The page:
Williams has been GM for 1 year and 1.25 months and President of Baseball Ops for 3 months. Williams is like Jocketty in the regard that when there should be some activity to improve the team, there is little to no activity. You seriously cannot be impressed or satisfied with what Williams has done so far, can you? For arguments sake, let’s put the trades of Frazier and Chapman in Jocketty’s column.
        What has Williams done to improve the Reds?
        He drafted Jake Cave and Chris O’Grady in last year’s Rule V draft, and then returned both to their original teams.
        Last year during spring training, he picked up Ross Ohlendorf and Dan Straily off the waiver wire and signed a terribly out of baseball shape Alfredo Simon to a 1 year ML deal. 1 out 3 ain’t bad.
        Last year he stood by and watched a bullpen invent new ways of melting down into one of the worst bullpens in ML history. Levels of flames and conflagration that haven’t been seen since that 1970’s movie The Towering Inferno. I don’t advocate making trades for the sake of trades, but keeping the status quo of running out JC Ramirez, Jumbo, JSmith, Cingrani, Wood, Sampson, Peralta, and AJ Morris bordered on GM dereliction of duty.
        Leaving Cozart and BP on the 25 man roster this long also borders on GM dereliction of duty. There is still time, but what will the 25 man roster look like on Opening Day?? More stale status quo? Or something new and fresh?

      • Greenfield Red

        I’m all for giving Dick Williams a chance, and I don’t have a preconceived notion against him. I really don’t.

        BUT, these last few decisions are head scratchers for me considering this is supposed to be a rebuild. First, he DFAs a pitcher who has had control issues but has a reasonably high ceiling to replace him with a retread pitcher on a 1 year contract. The money spent on said retread pitcher could have been used to fund most of the bonus needed to sign 1 of the 2 remaining (until recently) high end international pitchers (Ruiz and Perez). Before that , in the Rule 5 Draft, he drafts a Catcher with major league potential and then gives him to San Diego. Then he drafts another Catcher in the Rule 5 draft, in whom he has so little confidence that he is still looking to sign a back up big league Catcher which will mean more money that could have been used for Perez or Ruiz.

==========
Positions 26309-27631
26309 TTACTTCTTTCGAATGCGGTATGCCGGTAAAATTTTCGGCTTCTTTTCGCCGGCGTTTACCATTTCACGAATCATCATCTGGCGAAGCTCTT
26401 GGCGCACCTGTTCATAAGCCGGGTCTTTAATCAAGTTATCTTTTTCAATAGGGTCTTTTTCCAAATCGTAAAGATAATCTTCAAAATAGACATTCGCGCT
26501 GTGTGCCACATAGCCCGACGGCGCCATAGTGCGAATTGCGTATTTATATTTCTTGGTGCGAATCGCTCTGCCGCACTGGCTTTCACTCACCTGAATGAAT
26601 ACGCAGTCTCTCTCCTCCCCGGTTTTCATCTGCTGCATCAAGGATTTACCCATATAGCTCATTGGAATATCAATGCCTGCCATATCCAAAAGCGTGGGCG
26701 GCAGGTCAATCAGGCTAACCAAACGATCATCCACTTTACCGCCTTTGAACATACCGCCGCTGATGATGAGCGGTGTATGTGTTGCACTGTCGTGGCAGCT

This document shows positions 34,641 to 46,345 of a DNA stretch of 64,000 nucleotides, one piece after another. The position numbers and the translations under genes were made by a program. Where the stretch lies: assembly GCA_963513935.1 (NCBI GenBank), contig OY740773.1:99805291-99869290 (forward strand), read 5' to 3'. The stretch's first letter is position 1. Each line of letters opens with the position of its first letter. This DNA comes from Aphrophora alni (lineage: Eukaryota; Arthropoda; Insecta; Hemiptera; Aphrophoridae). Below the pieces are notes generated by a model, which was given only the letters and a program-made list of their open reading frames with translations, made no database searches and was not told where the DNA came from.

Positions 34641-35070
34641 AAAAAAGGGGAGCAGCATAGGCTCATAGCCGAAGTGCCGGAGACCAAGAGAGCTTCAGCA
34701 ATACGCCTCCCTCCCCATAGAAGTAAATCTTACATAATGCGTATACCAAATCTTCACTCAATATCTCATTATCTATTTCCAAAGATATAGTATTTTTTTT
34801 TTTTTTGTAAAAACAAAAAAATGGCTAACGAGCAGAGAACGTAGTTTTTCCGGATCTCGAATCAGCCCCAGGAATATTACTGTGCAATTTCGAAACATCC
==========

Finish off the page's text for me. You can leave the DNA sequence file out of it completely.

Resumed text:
I believe in order for a rebuild to be successful for this team, they have to be all-in. Recent decisions have shown they are not all-in.

      • Doug Gray

        Tyrell Jenkins didn’t really have a high ceiling though. When he used to throw 100, he had a high ceiling. But his shoulder surgery scrapped that a long time ago.

        The catcher move in the Rule 5 was agreed upon before the draft even happened, much like when the Reds got Josh Hamilton.

      • Greenfield Red

        Doug, I agree with all you say, but Jenkins had a lot more long term potential than Stores does, and they didn’t have to trade Torrens to SD. He could have been the 3rd Catcher they wanted (emergency use and maybe 1 or 2 AB’s and innings a week. Could have stashed him in the DL in times of other need.

      • Doug Gray

        They would have never selected Torrens if San Diego didn’t want him, though. He was never in their plans.

        Jenkins may have more years there, but he’s a very long way from being any kind of productive at the big league level right now. If he had never been a 100 MPH guy before he got hurt, but was only the guy he’s been since he had surgery, I can’t imagine anyone would be talking about him at all. Maybe I’m wrong there, but his production has never been good since he got hurt.

    • gaffer

      Its impossible to know what Williams is like. If he agreed with the Aroldis trade and chose not to trade Cozart to Seattle then I agree, but we don’t. Castellini almost certainly had his mits all over the last 2 years of decisions. His impatience is the real issue.

      What in the world could the Reds do right now that would make any difference? If they traded BHam or Disco that would put us back 3 years (not that its wrong) and the fans would revolt. They are trying to balance a mediocre MLB team with a long term hope.